The analog role-playing game Rosenstrasse asks players to take on the roles of characters struggling to survive under the Third Reich. Over the course of four hours, players explore marriages between Jewish and non-Jewish Germans in Berlin between 1933 and 1943, and play out the pressures that both partners experienced. The game culminates in the women-led 1943 protest, known as Rosenstrasse after the square in which the women demonstrated, that resulted in the release of nearly 1,500 Jewish men.
As a role-playing game, the core activity of Rosenstrasse is players speaking and acting as their characters. Eight pregenerated characters come with the game: male and female, Jewish and non-Jewish, relatively secure and entirely vulnerable. At the beginning of the game, each player is assigned two characters that they are to portray for the rest of the session. It is through these characters that players investigate the historical events of the period.
As an analog game, Rosenstrasse asks players to gather in person around a table. Four players and one facilitator spend four hours together, speaking and listening and looking at one another. Because players are gathered in person to play, they can see what other players do, which lets them compare and contrast the experiences of different characters. By embodying their own characters while others watch, they also develop a deep connection to the characters that they themselves portray.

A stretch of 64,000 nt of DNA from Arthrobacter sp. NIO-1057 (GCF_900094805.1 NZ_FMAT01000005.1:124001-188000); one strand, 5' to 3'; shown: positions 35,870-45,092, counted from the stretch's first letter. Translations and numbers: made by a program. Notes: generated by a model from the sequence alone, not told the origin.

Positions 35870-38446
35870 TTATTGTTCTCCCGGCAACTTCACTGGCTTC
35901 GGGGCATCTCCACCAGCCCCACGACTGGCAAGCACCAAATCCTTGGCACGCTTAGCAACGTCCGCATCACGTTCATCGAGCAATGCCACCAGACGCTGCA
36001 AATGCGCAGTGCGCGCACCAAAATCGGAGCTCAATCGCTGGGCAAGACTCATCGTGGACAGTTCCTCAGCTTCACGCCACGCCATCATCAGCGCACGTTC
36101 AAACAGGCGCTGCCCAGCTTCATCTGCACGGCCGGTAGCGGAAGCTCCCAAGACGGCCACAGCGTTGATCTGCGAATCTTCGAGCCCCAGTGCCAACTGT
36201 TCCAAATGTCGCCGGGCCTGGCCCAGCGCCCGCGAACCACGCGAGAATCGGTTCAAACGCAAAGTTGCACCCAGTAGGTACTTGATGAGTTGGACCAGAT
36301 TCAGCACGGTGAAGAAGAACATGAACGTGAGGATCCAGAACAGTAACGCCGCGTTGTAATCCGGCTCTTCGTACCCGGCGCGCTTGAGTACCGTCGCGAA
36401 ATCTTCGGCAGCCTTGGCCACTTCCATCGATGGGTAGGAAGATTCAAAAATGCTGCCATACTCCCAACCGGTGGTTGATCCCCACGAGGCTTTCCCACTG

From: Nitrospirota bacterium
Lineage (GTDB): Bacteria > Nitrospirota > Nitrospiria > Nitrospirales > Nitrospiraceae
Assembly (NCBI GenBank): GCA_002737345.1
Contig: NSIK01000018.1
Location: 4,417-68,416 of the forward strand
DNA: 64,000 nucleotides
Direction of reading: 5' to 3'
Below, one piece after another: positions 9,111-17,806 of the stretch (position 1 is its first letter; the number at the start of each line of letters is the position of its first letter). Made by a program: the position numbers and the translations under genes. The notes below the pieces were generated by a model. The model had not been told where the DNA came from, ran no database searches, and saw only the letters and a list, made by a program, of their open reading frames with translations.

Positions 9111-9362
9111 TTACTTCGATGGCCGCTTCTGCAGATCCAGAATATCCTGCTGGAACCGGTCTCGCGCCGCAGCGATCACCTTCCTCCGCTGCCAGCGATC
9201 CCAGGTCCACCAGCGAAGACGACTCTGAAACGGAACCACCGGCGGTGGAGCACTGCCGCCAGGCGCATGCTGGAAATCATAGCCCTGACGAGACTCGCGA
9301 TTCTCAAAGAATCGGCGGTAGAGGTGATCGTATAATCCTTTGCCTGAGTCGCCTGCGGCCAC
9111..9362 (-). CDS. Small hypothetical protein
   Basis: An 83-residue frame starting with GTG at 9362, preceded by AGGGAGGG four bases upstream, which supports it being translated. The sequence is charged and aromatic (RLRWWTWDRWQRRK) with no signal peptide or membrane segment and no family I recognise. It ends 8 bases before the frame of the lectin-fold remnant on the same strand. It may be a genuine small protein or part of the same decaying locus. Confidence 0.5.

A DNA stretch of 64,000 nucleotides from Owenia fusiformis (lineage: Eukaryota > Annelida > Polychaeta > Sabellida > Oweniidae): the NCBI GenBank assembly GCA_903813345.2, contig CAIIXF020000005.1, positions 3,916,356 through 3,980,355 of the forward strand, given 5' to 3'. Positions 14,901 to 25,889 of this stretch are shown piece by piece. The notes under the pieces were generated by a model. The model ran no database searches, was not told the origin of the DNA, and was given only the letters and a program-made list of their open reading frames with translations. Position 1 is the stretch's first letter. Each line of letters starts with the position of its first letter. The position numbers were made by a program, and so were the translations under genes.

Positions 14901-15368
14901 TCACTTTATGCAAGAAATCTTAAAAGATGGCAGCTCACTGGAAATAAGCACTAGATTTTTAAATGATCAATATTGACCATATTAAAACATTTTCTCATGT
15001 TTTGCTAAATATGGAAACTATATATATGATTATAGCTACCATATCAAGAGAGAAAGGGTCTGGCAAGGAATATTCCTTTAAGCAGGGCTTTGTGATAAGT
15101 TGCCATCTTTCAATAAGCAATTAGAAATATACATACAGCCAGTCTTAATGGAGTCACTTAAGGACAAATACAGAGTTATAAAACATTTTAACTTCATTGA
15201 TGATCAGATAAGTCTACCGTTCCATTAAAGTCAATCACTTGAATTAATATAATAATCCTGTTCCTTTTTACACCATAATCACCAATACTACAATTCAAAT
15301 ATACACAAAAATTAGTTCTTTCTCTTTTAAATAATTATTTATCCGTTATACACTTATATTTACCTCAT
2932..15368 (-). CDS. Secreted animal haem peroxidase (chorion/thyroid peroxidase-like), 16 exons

As a transformational game, Rosenstrasse seeks to change players through the experience of play. The game has three goals: to educate players about a lesser-known historical moment; to inspire them to resist oppression in their daily lives; and to help them start conversations about activism. Our research on the game to date suggests that the game is indeed powerfully transformational. After playing Rosenstrasse, players report attending protests, starting conversations with family members about the Holocaust, and even traveling to Berlin to visit the Rosenstrasse memorial. In other words, the game helps players translate abstract knowledge into embodied action.
Many role-playing games are open-ended. Rosenstrasse, however, uses card-based scenarios to structure the scenes that players encounter. Each card contains a brief description of a situation, then ends with a prompt for players to respond to. This design decision is thematically appropriate; players should not be able to change the behavior of the Reich. Giving players the power to affect the core narrative arc of the game would not just be inaccurate, but disrespectful to the victims and survivors of the Nazi regime.